I could not care less about Mississippi River stories, I really don't. Vampires are totally indifferent to me.
But I LOVED this book, which is a testament to Martin's incredibly effective skills as a storyteller and in the development of splendidly all rounded characters. Even the evil Julian is promoter of an canning logic when he rationalises his actions.
You get so close to the characters that when you read the events of the 16 years time gap you can feel a very clear feeling of sadness for them: this is a book on dreams unaccomplished.
The 5th star is not there only because of a fairly anticlimactic finale, but the overall book remains a little gem
Like most people, I'm glad to have few authors that I know (or at least, I like to think I know) whatever I read by them I'll enjoy it, and Martin is one of those authors.
After reading A song of Ice and Fire and Dying of the Light (both in spanish), I was looking forward to get Fevre Dream translated in a way which wouldn't scare people, but as it seemed to take an eternity, finally I tired and decided to get it in English. And thanks Gods I got it that way! For the steamboat old English slang&dialect is almost priceless.
For now, I'm not gonna explain the plot of it (for that's something anyone can easily get in a hundred websites) but the impression it caused to me.
The book itself chases the spirit of steamboating's kingdom, and despite the fact that one could not be used to river-life argot, that doesn't suppose any obstacles for a good development. From my point of view, that's one of the strengths of this novel: Martin creates such an atmosphere that people who, like me, dislike everything that has to do with aeronautic machinery and sea life ends the book loving ithem. I ended up just fascinated by the magnificence of Mississipi back at 1870's and its charming decadence which Martin recreates in such a splendid way.
The characters are also valuable things: from Abner Marsh, who everybody ends falling in love with despite any bad thing Martin says of him, to Joshua York, an odd vampire, one of a kind.
Moreover, Marsh is a godforsaken man who has had the misfortune to have all his business broken, but still chases his big dream: to own a steamboat such big and fast that can beat Eclipse boat (Mississipi's pearl great part of the book), and throughout all the misfortune that's still awaiting for him in the novel, he never loose the will to have Fevre Dream on his own and accomplish his dream. His strength and mankind which is revealed along the book makes Abner Marsh one of the most likeable characters, leaving a strong impression on the reader.
York needs his own explanation: he seemed to me a very ambiguous character from the start, maybe it's just me but almost first half book I was doubting whether he was the vampire that reviews told us we would find in Fevre Dream or not. He has a purpouse, a dream, as Marsh has his own, and he will do whatever is on his hands to accomplish that. Against York, I can only say that due to what literature has always tought about vampires, York sometimes seems too naïve, too good to be a vampire, and makes you wanna slap him and tell him to react. But he's also a likeable character, although I wouldn't have disliked a little bit more explanation of his childhood or youth, and that's for sure because I enjoyed a lot the reading.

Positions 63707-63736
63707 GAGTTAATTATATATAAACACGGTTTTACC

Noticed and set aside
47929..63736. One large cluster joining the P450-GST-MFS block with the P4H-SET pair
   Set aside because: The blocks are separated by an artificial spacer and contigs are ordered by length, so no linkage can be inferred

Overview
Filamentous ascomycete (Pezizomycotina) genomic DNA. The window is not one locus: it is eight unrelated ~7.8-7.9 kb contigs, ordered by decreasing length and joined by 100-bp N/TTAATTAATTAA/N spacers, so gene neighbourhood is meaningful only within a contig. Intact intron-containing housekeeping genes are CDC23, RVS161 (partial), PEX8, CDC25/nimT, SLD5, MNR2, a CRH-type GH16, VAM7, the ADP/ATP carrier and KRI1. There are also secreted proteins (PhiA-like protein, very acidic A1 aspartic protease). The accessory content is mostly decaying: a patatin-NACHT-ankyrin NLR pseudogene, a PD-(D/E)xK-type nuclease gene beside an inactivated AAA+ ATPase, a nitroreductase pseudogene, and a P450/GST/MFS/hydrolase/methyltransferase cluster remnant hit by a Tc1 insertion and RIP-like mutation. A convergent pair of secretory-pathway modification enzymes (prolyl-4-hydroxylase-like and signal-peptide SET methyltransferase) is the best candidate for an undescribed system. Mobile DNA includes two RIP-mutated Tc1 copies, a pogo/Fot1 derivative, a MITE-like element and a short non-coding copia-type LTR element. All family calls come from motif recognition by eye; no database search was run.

The other characters are special themselves too, and except the very secundary ones, each and every single one has something which leaves a mark on you, chiefly Demon Julian, who embodies the darkest side of vampires, the beast itself, who even has escaped the thirst. I would have liked (as it happens with with York) a little bit more explanation about his early years, that story about being the best friend of a rich man's son and how he made this last one fall in love with him. Had it been longer, it would have told a lot about Julian nature.
And the last one, the silent main character of this novel, the Fevre Dream itself. When I first heard about Fevre Dream I thought Fevre was the name of the vampire and the story was about a dream of his, and I was a little bit upset when I found out that Fevre wasn't nothing more than a river which died into Mississipi, and Fevre Dream was the name of the steamboat. But then, after reading the novel, I understood that Fevre Dream was a character itself all along, the main character that rests silent along the story but also what triggers it all. She (as Marsh categorizes the boat) awakes different emotions on them all: for Joshua York is a mere instrument to reach his dream, while for Abner Marsh is the dream itself, and it ends abandoned and world-wide forgotten in wetlands due to Damon Julian hand, who merely doesn't care about her.
But the truth is that everyone appearing in the novel has some characteristic treat that makes you remember him for days, as the book itself makes you think of it before going to sleep and makes you wanna read more about steamboats and Mississipis and vampires, but that new kind of vampires Martin has brought us, not that teenage stuff. And the last lines of the novel are simply golden, the epilogue, one of the best I've ever read.
As summary, I really recomend Fevre Dream to everyone who wants to read an original and well-written story about Mississipi 1857's life and all it carries with it, about a new point of view of vampires, about friendship beyond differences and, basically, about the dream of achieving the own dreams....Continua
Few book's about Vampires come along that have the the courage to redo the worn out feel of these night creatures. Fevre Dream is one such book, that places them in very different atmosphere from the norm with some very rich and deep characters. It reminds me of a harder version of "The Strange Adventures of Jesse Hunter", another novel that dares to change the myth in a new and original way....Continua